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In brief

Customer relation class set

The Small Business Development Center at Wilkes University will present a Customer Relationship Management seminar designed to help business owners manage contacts, e-mails, opportunities, calendar and more without leaving Outlook. The seminar will be held Thursday, 9-11a.m., at 7 South Main St., Wilkes-Barre. The $20 per person fee includes a one-year subscription to Inc. magazine. Seating is limited and registration is required by Wednesday; call 408-4340.

Free help for nonprofits

Nonprofit organizations in Luzerne, Lackawanna, Lehigh, Monroe and Wyoming counties may submit applications through July 15 for the eighth annual CreateAthon, a 24-hour effort to provide them with professional, creative marketing materials that they otherwise would be unable to afford.

Conducted locally by cds creative, inc., the event will begin at 8 a.m. on Sept. 17 at the offices of Nonprofit & Community Assistance Center in Pittston. Final work will be presented at 9 a.m. the next day.

The selected organizations will be announced on July 30. Applications are available at www.cdscreative.com.

Kodak takes film away

The Eastman Kodak Co. announced Monday it’s retiring its oldest film stock because of declining customer demand in an increasingly digital age.

The world’s first commercially successful color film, immortalized in song by Paul Simon, spent 74 years in Kodak’s portfolio. It enjoyed its heyday in the 1950s and ’60s but in recent years has nudged closer to obscurity: Sales of Kodachrome are now just a fraction of 1 percent of the company’s total sales of still-picture films, and only one commercial lab in the world still processes it.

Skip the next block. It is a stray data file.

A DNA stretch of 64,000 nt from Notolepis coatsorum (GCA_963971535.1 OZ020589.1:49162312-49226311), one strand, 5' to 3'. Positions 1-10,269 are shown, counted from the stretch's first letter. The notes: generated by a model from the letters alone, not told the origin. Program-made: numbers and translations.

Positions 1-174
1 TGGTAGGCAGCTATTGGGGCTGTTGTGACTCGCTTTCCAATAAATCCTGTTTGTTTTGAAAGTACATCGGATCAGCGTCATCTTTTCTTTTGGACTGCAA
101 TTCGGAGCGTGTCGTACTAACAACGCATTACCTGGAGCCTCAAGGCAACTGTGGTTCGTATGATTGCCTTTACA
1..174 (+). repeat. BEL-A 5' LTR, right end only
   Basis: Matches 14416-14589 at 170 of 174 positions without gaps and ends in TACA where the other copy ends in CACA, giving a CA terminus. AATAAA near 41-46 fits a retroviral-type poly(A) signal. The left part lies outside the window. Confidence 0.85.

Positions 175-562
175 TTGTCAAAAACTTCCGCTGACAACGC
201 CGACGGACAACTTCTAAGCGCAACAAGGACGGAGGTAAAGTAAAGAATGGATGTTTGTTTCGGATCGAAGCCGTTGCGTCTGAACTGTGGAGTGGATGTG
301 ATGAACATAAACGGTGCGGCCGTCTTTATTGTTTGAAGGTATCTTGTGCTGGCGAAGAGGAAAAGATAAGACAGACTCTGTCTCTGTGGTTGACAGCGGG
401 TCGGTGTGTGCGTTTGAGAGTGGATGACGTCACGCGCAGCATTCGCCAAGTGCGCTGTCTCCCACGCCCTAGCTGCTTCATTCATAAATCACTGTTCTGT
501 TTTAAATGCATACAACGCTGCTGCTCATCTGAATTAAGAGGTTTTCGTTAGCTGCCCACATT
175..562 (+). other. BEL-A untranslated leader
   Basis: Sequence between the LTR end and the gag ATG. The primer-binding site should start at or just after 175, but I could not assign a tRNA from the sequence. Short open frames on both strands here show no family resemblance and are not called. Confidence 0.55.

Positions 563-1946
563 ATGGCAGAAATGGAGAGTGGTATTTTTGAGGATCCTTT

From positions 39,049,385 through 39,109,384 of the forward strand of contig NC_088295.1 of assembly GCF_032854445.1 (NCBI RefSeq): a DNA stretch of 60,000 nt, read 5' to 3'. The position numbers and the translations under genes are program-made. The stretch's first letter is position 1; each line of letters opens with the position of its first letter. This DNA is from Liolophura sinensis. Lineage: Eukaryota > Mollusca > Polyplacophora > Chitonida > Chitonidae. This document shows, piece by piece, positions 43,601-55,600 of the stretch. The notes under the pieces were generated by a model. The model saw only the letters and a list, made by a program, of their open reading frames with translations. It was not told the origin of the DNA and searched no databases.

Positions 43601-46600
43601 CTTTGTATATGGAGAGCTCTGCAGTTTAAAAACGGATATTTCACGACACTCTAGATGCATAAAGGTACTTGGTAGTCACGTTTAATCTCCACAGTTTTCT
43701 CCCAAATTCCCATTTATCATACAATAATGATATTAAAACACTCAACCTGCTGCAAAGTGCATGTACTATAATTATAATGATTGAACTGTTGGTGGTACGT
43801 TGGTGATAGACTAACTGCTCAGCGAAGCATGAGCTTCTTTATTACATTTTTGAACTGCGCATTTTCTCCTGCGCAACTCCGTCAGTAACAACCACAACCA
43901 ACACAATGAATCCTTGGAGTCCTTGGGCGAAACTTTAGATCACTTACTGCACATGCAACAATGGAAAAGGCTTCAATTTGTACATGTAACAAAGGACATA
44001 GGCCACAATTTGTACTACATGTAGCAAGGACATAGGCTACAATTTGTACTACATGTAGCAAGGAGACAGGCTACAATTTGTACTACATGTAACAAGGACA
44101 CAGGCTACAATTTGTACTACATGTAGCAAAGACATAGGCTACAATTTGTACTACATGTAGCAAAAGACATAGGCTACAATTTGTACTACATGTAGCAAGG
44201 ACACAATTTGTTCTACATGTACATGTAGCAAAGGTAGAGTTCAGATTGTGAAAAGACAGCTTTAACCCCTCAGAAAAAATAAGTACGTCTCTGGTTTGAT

Mileage may make profit

U.S. automakers have underestimated the importance of fuel efficiency to consumers, but new federal standards are expected to help the companies turn a profit, according to the results of a University of Michigan study released Monday.

Researchers at the U of M Transportation Research Institute said plans for vehicles to be 30 percent more efficient by 2016, along with federal intervention at General Motors Corp. and Chrysler Group, are forcing the companies to pay closer attention to fuel efficiency when designing new cars, something the automakers failed to do in the past.

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